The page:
Applying technology to a person-centred health and social care journey

By Anthony Singleton

The recent Rebooting Health and Social Care Integration report by the independent think tank Localis examines the future of health and social care integration, looking in particular at how this can create a culture of person-centred care.

The report suggests a focus on making better use of technology to ensure that, in an integrated health and social care world, those receiving services have more control over their care, and a better experience overall, with services ‘built around the passenger’.  There’s huge potential to harness the power of technology to join up the passenger journey, even if the organisations themselves are quite disjointed. Hence the analogy in the report to a traveller needing to take two flights to their destination -  just as a traveller can book these as a seamless experience, so technology can underpin a seamless pathway for the person receiving health and social care services.

Advances in technology mean that the introduction of easy to use and secure citizen portals, shared professional portals, the ‘Internet of Things’ and advanced analytics can all work together to augment the preventative services, quality of care received, improve decision-making to make the best use of resources, and ease the burden of those delivering care services.

How technology can help in the real world
Let’s consider a fictional example of how this can work in practice with support for elderly people: Sam is 89 years old and living independently. He takes medication for adult onset diabetes. After stumbling a little recently he’s lost confidence in his mobility and, as a result, has been going out and about less. Being less mobile has affected his agility and he suffers another fall, this time requiring a stay in hospital.

In the integrated world of health and social care, his return to independent living can be as smooth as possible when services are co-ordinated – health professionals alert social care teams via hospital discharge notifications when Sam is ready to return home. A reablement programme would be put in place to ensure he’s safe, with the joining up of community care and occupational therapy services to support his health needs and in building his strength and mobility. Home visits from his social worker would identify the homecare services he needs to keep healthy and safe, with the social worker able to access intuitive, mobile-friendly technology to record and look up key information quickly and easily, leaving him/her free to focus on face-to-face contact with Sam.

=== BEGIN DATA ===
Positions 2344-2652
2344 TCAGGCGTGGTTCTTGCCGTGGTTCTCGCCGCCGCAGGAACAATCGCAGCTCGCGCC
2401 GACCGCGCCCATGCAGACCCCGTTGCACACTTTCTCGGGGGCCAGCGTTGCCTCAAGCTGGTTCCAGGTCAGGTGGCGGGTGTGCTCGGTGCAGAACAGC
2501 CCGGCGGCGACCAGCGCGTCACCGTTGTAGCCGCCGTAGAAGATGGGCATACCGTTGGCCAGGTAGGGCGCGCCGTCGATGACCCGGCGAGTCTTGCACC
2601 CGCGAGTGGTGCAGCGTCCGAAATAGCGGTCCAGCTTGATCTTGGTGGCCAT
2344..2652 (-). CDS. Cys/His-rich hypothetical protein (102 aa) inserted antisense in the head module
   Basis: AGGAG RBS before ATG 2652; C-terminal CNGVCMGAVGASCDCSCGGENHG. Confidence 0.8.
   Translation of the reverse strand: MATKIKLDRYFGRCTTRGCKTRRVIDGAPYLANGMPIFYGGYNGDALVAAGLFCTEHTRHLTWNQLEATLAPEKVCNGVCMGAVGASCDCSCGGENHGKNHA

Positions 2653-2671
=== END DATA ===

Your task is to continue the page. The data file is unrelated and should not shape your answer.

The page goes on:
Once Sam’s at home, the power of the Internet of Things (IoT) means that the health professional could even set up reminders to come through Sam’s television for him to take his insulin medication.  Sensor’s in his home can also automatically trigger alerts to health and social care professionals, for example if he falls. Sensors on kettles can even monitor behaviour over time if Sam doesn’t make his normal morning cup of tea, or he’s making it later and later which could alert to depression or mobility problems. As Sam settles back into independent living, he and his family can access the citizen portal to manage his social care budget, and to decide which care services will best support his particular needs at that time.

With the primary focus on person-centred care, technology systems can ensure Sam receives care which takes direct account of his wishes and considers his individual needs.

Ensuring a sound digital investment – the 3 P’s
With local authorities being urged by the report to invest in technology to present a wider choice of care options to citizens, it’s important to be clear on those key areas where technology can improve the quality of life for your communities as well as enable your staff to do their jobs more effectively.

I call these the three P’s: patient and service user portals; professional portals; and predictive planning.

Patient and service user portals - whether these are apps or websites, self-service options must be easy to use so that all those receiving services feel empowered to choose what will suit them best from a selection of homecare services and residential care.

Professional portals - social care and health staff can better protect the interests of vulnerable people when they can share information. Professional portals need to be intuitive, secure and mobile-friendly, ensuring that professionals know when circumstances are changing and can support the coordination of services.

Predictive planning – to continue to serve your communities, you need to understand demand, both now and looking at the future, and know exactly how services are performing. Analytics tools are crucial for providing a clear picture of needs and costs, and showing which providers are having most impact, helping you predict where to plan services.

As the report says, to be truly successful, the future of health and social care integration must be focused on greater person-centred care. And with the right technology in place, this doesn’t need to be at the expense of efficiency. Quite the opposite in fact – with intuitive, integrated IT systems, social care can be both personalised and effective, supporting health colleagues, social workers and other local authority teams to ensure the highest possible quality of life for each individual.

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